Two men have been sentenced to four years in prison following the death of Jason Morgan who was electrocuted when his ladder touched an overhead power cable. After the tragedy at Great Brynn Barton Farm in 2011, Roger Matthews, Norman Treseder, Philip Tucker and Matthews Plant Hire Ltd went on trial at Truro Crown Court. The court heard how Morgan was killed while installing safety netting on a barn extension. The overhead 11,000 volt power line should have been buried to make the site safe. Matthews, 48, and Treseder, 54, were both found guilty of the manslaughter by gross negligence of Jason Morgan and sentenced to four years in prison. Tucker, 57, was found guilty of a criminal safety offence and sentenced to nine months suspended for two years. Matthews and Tucker were also ordered to pay £10,000 each in costs. Matthews Plant Hire Ltd was found guilty of two criminal safety offences and will be sentenced at a later date. Detective Inspector Stuart Ellis of Devon and Cornwall Police said: “Under the Work Related Death Protocol, I have worked closely with the Health and Safety Executive and Crown Prosecution Service during this time to establish the facts of this incident and identify those responsible. I hope that this trial will help those concerned with Jason to understand more fully what happened on that day, and that the verdicts and sentences will help to bring some form of resolution for them.” He added: “This case also serves to highlight the importance of health and safety matters to all those involved in construction and the tragic consequences that can occur unless appropriate precautions are taken.” In an impact statement to the court, Jason’s partner Sarah Gane said she could not put into words how it felt to “tell our daughter, aged five, that her daddy was not going to come home and was now a star in the sky.” She added: “She has said to me 'mummy, I always wonder what our life would be like if daddy was still here'.”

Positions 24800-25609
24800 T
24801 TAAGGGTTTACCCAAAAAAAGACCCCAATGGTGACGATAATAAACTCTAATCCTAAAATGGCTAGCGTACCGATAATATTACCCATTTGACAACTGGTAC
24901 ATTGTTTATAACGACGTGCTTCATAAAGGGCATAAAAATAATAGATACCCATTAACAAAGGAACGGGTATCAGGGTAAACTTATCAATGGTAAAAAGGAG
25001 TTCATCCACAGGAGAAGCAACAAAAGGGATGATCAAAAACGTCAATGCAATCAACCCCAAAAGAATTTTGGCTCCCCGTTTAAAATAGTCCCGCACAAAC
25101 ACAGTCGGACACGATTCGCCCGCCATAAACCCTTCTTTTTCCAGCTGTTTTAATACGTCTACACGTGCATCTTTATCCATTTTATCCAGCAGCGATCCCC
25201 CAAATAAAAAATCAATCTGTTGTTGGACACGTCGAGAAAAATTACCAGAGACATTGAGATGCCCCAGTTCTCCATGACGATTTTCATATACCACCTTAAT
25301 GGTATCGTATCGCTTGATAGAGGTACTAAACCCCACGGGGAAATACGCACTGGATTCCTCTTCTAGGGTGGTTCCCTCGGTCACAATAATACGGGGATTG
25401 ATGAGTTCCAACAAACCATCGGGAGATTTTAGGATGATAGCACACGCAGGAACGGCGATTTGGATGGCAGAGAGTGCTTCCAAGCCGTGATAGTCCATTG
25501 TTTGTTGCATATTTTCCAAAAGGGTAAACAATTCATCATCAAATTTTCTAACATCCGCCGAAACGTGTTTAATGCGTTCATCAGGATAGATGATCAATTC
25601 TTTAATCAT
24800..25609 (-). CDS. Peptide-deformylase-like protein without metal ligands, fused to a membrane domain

A pellet manufacturing company has been fined after an employee was killed when he was pulled into an industrial blender. Father-of-one George Major, 51, was clearing material from the blender at Rettenmaier UK Manufacturing Limited, a pellet manufacturer based in Mansfield, when it unexpectedly started up. A Health and Safety Executive (HSE) investigation into the 21 January 2011 incident found the guard had been removed from the machine and it had not been isolated and locked off from the electricity supply. Nottingham Crown Court heard the blender was part of a process line in which shredded recycled paper was mixed with bitumen and oil before being pressed into pellets, dried and bagged. The pellets were then used to reinforce asphalt mixes for use in road surfaces. Investigators found on the day of the incident Mr Major had been helping to clear a blockage from machinery when he was dragged into the blender and killed. The court heard there was no written system of work or instructions for isolation and no instruction to lock off isolators. There were no manuals or written instructions for operating plant. There was no proper training for staff. There were no risk assessments for any work on the plant. Rettenmaier UK Manufacturing Limited admitted two criminal safety offences and was fined £200,000 with costs of £100,000. HSE inspector Samantha Farrar said: “Mr Major’s death was entirely avoidable and his life was needlessly lost. The failings by Rettenmaier UK Manufacturing Ltd caused a fatality in particularly distressing circumstances.” She added: “The absence of an effective health and safety management system, including a lack of a safe system of work for equipment isolation and lock-off, risk assessment and proper training for staff, meant that all workers at the site were at risk. This tragic incident could have so easily been avoided if a few simple steps had been taken by the company.”